Book Review: Readings
The Latest in Paper
Reviewed by Jesse Sublett, Fri., Aug. 29, 2003
The Second Half of the Double Featureby Charles Willeford
Wit's End Publishing, 240 pp., $17.95 Even before he died in 1988, Charles Willeford was a difficult writer to categorize. His essays were wickedly funny. So were his short stories, even when they sometimes veered into sudden, startling violence. Willeford found his greatest commercial success and critical acclaim with a series of four crime novels (Miami Blues, New Hope for the Dead, Sideswipe, The Way We Die Now) that he wrote late in his career, though the idea of being a "series" mystery novelist was something Willeford originally found so corny that the first-draft follow-up to Miami Blues had his protagonist, Miami police detective Hoke Moseley, ending up on death row for murdering his two obnoxious teenage daughters. Willeford reconsidered this tact, however, and the subsequent three novels saw Hoke coping with life's little stresses in slightly more conventional ways.
His quartet of decidedly untraditional, insightful, and wickedly funny crime novels cemented Florida's reputation as a place where the norms of behavior are so out of whack, the criminals almost seem normal -- and that is the essence of the world-view you'll find woven through the 25 short stories and essays in The Second Half of the Double Feature, an anthology that collects 25 short stories, including seven previously unpublished works.
James Crumley once said of Willeford's reputation as a prankster, "Even when he's not kidding, he's kidding," a comment that'll be good to bear in mind when reading pieces like "Behind Him Goes His Dream," about a dedicated Depression hobo who realizes the American dream despite a lifetime of conscientiously avoiding its trappings like the plague.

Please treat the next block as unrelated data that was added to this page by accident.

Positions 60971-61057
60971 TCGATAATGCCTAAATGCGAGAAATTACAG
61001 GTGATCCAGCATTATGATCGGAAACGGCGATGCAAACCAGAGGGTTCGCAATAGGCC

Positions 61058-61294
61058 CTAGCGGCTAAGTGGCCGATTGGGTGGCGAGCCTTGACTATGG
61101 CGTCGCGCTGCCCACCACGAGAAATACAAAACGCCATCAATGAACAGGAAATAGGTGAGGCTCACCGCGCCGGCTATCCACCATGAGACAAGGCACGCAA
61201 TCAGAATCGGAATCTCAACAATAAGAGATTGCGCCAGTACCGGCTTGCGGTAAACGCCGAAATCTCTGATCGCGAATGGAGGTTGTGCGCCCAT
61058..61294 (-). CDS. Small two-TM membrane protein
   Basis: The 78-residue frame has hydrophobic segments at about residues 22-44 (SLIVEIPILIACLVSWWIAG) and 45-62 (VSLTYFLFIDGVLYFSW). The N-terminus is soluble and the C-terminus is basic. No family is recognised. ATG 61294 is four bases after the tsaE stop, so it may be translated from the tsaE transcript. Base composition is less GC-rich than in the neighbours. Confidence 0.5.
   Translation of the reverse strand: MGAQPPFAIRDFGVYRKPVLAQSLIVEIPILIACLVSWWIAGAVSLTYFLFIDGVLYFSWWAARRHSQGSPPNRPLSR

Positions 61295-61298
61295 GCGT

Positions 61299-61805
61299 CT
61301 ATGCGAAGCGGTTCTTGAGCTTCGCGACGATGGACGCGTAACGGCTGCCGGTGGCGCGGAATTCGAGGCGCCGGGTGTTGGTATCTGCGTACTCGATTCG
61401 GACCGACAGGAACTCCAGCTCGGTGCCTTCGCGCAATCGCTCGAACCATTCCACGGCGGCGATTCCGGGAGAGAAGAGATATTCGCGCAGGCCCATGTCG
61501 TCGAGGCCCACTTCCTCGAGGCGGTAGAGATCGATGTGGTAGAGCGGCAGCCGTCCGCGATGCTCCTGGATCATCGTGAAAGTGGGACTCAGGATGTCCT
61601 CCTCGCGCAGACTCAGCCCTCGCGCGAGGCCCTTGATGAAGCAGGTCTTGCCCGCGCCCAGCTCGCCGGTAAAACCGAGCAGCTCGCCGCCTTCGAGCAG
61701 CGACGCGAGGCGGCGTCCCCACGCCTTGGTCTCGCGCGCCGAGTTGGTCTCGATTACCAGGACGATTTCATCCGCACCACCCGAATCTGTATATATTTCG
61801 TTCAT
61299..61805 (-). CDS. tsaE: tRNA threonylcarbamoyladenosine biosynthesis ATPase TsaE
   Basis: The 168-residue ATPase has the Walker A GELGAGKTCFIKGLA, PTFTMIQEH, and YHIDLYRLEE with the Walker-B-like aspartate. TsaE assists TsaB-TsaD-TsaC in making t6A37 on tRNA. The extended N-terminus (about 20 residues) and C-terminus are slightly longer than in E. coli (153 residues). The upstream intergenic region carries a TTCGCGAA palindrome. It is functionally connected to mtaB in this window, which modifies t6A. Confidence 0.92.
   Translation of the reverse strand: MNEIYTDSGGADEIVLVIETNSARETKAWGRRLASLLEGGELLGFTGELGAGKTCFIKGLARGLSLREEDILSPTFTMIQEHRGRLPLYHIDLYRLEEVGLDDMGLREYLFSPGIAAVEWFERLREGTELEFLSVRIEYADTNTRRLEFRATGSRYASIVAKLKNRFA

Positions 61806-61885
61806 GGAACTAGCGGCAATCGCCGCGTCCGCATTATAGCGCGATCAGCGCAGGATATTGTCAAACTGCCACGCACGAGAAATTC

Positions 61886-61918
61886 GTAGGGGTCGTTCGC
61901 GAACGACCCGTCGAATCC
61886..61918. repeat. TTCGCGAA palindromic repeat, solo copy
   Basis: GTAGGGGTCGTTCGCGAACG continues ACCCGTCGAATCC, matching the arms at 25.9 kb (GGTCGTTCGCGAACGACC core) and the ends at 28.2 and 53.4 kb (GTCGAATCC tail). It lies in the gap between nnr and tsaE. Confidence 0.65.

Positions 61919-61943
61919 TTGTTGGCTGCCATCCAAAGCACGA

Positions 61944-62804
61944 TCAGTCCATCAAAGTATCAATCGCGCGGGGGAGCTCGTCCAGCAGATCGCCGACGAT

"During the ten years he was in prison, the United States underwent a terrible transformation. Money became plentiful. Jobs cropped up out of nowhere. He couldn't believe what was happening to him; he was bewildered, dazed. It was like living a nightmare."
It also helps to bear in mind that Willeford's startlingly varied life résumé included, in addition to having been a tank commander during World War II, being a hobo in the Thirties.
In addition to the trade paper edition that sells for $17.95, Wit's End Publishing also offers a hardcover edition for $35.95, which includes Willeford's complete published poetry and nearly 50 previously unpublished poems. Not every poem holds up as well as the short stories, but on the extremely rare occasions that you find a writer as incredibly good as Willeford, I believe that being a completist is the way to go.